Fixing the World: Jewish American Painters in the Twentieth Century
From drawing to paintings to installations, visual art in the 20th-century US has been marked by an explosion of productivity by Jews. Their work reflects profound historical and cultural issues, such as what it means to be a Jewish artist in the western tradition of Christian art, and what it means, as Jews, to be painters of the specifically American experience. Ori Soltes focuses primarily on the work of 20th-century Jewish painters to explore themes ranging from the trials of immigration, depictions of urban life and politics, renderings of the Holocaust, and the reconstitution of Judaism in recent years by feminist painters and Soviet emigr e artists. The astonishing array of work represented in this book sometimes displays overtly Jewish themes and symbols; other paintings are included for their importance in the general development of 20th-century painting. Balancing individual biographies of painters, stylistic analysis, and thematic interpretations, Soltes offers a remarkable survey of 20th-century American Jewish painting.
Despite the diverse range of images, themes, a common thread among most of these paintings is the concept of tikkun olam—of repairing or fixing the world. Most of the artists represented here demonstrate an interest in the social, as well as the aesthetic, import of their work. We see this concern for social betterment in the urban paintings of the Soyer brothers, in the “political” paintings of Ben Shahn, in the Holocaust-inflected works of numerous artists, and in the more contemporary work of Joyce Ellen Weinstein decrying violence and racism. Such works of despair and repair are balanced by dozens of paintings of celebration, joyous experiments in how to convey Jewishness and Judaism on canvas into the 21st century. Concise, elegant, and sophisticated, Fixing the World is a teaching tool, a pleasure to read, and a feast for the eyes.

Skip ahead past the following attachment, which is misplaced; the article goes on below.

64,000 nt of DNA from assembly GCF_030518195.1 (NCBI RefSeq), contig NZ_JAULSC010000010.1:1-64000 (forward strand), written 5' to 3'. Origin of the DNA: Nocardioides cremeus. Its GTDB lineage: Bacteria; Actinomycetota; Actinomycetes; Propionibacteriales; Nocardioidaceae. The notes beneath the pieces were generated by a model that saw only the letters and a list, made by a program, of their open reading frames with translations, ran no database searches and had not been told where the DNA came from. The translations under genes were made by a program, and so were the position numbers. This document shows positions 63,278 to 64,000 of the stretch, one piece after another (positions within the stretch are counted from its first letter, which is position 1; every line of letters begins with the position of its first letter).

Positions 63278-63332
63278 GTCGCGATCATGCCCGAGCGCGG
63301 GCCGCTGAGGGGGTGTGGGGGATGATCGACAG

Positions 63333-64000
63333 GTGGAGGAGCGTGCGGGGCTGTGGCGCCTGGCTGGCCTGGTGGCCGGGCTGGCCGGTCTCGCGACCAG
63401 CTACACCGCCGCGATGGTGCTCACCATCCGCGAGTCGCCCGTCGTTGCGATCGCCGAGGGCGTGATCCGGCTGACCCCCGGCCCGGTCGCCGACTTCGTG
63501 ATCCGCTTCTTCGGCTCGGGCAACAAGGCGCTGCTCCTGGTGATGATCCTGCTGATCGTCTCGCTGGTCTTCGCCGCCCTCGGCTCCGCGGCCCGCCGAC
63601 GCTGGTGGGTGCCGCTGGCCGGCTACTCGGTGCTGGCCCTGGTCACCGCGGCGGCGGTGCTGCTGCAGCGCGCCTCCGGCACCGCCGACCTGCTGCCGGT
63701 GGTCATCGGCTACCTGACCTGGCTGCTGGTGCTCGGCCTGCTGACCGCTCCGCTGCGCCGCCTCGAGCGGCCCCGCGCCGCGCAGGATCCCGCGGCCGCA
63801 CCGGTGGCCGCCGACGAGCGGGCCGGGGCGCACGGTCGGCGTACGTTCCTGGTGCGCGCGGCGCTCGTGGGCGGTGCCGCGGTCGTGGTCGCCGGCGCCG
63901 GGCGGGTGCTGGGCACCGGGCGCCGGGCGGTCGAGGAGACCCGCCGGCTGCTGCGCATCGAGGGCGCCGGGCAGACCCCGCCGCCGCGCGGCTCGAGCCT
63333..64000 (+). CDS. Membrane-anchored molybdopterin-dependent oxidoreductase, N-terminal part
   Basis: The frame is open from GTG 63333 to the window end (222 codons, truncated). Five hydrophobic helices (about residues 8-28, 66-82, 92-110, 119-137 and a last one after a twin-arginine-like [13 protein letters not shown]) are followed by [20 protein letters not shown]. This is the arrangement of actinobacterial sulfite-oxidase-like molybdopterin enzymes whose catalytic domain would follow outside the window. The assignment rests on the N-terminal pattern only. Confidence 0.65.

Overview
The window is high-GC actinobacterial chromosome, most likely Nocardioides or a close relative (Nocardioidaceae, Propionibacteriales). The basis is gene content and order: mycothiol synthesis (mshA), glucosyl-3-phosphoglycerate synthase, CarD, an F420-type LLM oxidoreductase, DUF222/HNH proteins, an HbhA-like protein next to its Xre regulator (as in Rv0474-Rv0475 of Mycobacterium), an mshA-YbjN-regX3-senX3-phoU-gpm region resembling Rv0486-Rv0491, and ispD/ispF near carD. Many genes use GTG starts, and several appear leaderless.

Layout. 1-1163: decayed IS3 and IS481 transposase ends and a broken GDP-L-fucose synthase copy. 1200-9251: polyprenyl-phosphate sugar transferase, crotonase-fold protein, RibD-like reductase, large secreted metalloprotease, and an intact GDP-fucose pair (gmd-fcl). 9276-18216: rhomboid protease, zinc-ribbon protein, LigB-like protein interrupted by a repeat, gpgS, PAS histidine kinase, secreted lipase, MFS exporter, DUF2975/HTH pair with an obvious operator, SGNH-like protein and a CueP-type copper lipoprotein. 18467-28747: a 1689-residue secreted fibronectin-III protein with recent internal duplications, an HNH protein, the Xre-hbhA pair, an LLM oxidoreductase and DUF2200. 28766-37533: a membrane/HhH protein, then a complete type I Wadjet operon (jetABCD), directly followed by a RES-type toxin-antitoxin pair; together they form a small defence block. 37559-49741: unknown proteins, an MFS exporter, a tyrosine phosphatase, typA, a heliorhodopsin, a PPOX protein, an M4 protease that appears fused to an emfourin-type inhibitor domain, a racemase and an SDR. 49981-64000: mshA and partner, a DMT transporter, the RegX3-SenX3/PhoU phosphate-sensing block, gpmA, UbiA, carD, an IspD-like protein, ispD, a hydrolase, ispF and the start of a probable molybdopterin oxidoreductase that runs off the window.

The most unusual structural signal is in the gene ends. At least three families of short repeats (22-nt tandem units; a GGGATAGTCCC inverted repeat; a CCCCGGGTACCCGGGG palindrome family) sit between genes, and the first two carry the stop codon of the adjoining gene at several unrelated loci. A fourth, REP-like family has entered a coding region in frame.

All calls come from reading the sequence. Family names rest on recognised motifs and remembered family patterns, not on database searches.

What people are saying - Write a review
We haven't found any reviews in the usual places.
abstract Acrylic Adolph Gottlieb American Art American artist American Jewish B'nai B'rith B'nai B'rith Klutznick B'rith Klutznick National Barnett Newman Ben Shahn Ben-Zion Chaim Chaim Gross Christian art color consciousness context Courtesy created culture define depicted early echoes exhibition expressionist figure focus Gallery of Art Hebrew Holocaust human images immigrants inspired Israel Jacques Lipchitz Jewish American Jewish art Jewish artists Jewish mysticism Jewish painters Jews Judaism Kitaj Klutznick National Jewish landscape Lipchitz Lozowick Mark Rothko Modigliani Morris Louis Moses Museum of Art National Gallery National Jewish Museum non-Jewish offers Oil on canvas painting Paris Photograph Pierrot pigment Pissarro portrait question R. B. Kitaj Raphael Soyer realism recalls reflects ritual sculpture secular sense sensibility Shahn social social realism Soltes Soviet Soyer specific spiritual style symbol Synagogue tikkun olam tion traditional triptych turn twentieth century VAGA viewer visual Washington Weber women York